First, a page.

Crown King, Arizona, sits 6,000 feet high in the Bradshaw Mountains. The only way to get there is by a 27-mile dirt road with numerous switchbacks. The town is home to just 133 individuals, but it boasts one of the oldest bars in the western United States: the Crown King Saloon. What’s more, the bar has survived virtually unchanged for over a century, though it’s been through some tough times. Beloved by its owner, the Crown King Saloon was moved piece by piece from its first location to Crown King. It also survived Prohibition, numerous city fires, and the flux of time. The Crown King Saloon is a piece of living history that you can personally sit in and order a drink.
Crown King Saloon is the passion project of a man named Tom Anderson. In 1906, just 18 years after the town of Crown King got its first post office, Anderson wanted to put a saloon in what was then a small mining community. Crown King already had a saloon, as did Anderson. He owned a watering hole more than two miles away in another mining community called Oro Belle. The thing is, Anderson didn’t want his saloon in Oro Belle. He wanted it in Crown King. So he moved it, piece by piece, until he had assembled his saloon in the desired location, alongside Crown King’s company store, two Chinese restaurants, and the feed yard.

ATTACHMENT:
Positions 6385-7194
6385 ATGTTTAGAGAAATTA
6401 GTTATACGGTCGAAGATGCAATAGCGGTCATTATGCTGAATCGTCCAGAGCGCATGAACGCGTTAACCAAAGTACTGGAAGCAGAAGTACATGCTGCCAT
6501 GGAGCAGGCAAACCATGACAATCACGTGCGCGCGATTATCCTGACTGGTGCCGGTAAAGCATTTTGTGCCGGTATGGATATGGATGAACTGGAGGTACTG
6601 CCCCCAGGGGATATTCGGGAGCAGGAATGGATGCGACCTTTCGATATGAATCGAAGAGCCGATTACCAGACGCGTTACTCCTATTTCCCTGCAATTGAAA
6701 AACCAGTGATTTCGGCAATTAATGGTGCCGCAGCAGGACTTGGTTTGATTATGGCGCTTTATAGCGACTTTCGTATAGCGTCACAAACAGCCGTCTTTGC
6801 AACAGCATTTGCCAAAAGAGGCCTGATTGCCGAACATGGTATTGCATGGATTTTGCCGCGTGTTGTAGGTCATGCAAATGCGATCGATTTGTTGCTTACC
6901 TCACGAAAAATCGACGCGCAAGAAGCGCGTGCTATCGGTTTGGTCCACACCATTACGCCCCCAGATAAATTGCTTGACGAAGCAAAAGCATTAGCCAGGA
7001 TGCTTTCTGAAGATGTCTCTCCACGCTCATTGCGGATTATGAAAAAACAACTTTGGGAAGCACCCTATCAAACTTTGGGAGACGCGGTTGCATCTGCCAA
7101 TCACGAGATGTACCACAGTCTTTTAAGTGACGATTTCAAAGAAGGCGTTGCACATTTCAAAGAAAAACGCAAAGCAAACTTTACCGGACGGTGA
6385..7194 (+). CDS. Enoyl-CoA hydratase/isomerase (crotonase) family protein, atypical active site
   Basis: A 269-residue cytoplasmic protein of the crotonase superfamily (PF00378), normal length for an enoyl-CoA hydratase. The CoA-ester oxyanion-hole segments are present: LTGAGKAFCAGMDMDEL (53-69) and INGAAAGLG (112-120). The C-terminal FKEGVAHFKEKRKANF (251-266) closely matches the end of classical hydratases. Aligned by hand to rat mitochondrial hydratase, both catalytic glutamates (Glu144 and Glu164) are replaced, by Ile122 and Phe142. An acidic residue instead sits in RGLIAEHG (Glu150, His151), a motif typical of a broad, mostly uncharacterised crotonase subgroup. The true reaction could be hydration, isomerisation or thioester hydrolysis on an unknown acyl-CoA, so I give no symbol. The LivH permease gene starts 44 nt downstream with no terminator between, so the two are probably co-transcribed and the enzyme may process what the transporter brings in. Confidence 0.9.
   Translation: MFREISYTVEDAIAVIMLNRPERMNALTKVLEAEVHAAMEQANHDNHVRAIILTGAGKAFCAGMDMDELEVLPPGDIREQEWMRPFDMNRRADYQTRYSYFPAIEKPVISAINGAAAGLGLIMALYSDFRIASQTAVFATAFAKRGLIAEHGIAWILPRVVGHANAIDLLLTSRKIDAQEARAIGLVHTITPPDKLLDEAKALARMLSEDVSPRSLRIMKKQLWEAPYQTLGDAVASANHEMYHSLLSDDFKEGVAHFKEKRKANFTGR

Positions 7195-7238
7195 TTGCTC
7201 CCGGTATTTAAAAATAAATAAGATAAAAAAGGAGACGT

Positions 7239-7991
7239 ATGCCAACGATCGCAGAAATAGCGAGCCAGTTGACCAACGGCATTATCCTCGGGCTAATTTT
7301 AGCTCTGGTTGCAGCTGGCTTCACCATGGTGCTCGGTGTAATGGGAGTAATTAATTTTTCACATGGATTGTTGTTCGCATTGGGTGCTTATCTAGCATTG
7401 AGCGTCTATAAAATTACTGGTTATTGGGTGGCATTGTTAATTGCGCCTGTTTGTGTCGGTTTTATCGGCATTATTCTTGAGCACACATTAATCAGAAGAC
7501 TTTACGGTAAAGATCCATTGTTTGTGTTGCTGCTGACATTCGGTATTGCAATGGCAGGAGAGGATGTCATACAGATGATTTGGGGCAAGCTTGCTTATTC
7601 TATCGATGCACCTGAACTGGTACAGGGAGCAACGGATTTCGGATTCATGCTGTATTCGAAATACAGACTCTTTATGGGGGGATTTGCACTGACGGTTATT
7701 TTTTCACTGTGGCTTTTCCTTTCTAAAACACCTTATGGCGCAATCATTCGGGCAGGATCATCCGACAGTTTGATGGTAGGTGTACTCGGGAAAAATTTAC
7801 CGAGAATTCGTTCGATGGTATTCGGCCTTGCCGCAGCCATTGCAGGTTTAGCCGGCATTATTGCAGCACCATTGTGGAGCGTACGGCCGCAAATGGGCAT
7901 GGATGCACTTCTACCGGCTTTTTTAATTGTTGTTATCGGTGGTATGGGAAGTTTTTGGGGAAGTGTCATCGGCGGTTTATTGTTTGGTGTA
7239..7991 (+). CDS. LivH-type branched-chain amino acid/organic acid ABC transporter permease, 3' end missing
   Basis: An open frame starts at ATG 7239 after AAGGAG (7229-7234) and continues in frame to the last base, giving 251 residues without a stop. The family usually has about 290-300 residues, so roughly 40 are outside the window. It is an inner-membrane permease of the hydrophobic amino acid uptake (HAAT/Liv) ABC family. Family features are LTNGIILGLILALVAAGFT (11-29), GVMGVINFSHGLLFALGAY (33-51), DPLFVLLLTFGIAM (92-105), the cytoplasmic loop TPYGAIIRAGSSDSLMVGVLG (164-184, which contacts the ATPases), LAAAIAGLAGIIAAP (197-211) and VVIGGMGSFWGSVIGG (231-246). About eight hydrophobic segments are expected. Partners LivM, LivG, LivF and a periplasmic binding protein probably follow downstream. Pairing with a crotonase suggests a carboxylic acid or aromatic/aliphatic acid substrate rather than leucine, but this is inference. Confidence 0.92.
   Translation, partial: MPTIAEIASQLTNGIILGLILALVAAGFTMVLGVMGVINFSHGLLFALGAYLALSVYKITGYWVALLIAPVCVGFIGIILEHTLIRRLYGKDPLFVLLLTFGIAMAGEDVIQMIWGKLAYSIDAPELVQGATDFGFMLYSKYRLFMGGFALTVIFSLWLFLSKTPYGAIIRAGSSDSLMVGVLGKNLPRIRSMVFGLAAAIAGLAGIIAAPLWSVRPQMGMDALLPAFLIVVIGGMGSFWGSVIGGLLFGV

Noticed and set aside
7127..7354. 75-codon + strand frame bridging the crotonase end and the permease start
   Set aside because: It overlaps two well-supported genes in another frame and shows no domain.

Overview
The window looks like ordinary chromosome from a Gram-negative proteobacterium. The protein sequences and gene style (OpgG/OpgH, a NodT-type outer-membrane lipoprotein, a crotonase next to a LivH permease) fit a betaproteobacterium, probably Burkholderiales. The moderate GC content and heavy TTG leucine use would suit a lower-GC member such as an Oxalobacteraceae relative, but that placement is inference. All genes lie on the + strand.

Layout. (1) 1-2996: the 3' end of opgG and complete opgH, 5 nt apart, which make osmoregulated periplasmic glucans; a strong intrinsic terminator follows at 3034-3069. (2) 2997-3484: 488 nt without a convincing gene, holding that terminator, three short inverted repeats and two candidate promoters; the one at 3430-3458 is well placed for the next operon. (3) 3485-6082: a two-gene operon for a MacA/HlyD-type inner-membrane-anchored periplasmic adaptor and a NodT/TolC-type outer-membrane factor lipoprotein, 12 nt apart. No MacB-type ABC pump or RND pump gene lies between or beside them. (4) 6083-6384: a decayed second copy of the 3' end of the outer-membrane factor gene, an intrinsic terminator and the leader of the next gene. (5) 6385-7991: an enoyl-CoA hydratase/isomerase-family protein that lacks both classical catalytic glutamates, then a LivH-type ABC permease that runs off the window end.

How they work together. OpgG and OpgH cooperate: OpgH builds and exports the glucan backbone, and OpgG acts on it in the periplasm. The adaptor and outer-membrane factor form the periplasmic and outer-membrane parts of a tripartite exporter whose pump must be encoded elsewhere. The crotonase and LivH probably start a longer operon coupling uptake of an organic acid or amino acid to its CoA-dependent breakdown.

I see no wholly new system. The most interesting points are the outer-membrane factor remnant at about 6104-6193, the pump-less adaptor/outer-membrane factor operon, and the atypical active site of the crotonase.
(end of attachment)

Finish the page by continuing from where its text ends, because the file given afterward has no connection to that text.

The Saloon is simple in design. It’s a two-story wooden building with white pillars and a white picket fence on the upper patio. To this day, it resembles an old paddleboat like the kind Tom Sawyer would have ridden up the Mississippi River; how much more it must have done so on a weekend night back in the day, with the lights from inside shining bright and the noise of drinkers, gamblers, and miners all around.
By some reports, Crown King Saloon served as a brothel as well as a bar. Others in the town dispute that claim. It was surely a place where jokes and stories were told. People also came to the saloon to read and write letters — popular pastimes in Crown King, John Sayre writes in “Ghost Railroads of Central Arizona.”
Little seems to have changed since Anderson moved the Crown King Saloon into the remote little town. He ran the place until he passed away in the 1950s, which probably makes him the longest resident of Crown King, according to Bruce Wilson in “Crown King and Southern Bradshaws: A Complete History.”
Although Anderson is gone, his saloon carries on. There are neon bar lights now, and cars parked out front. Other than that, not much has changed since it was first moved, piece by piece, from Oro Belle more than 100 years ago.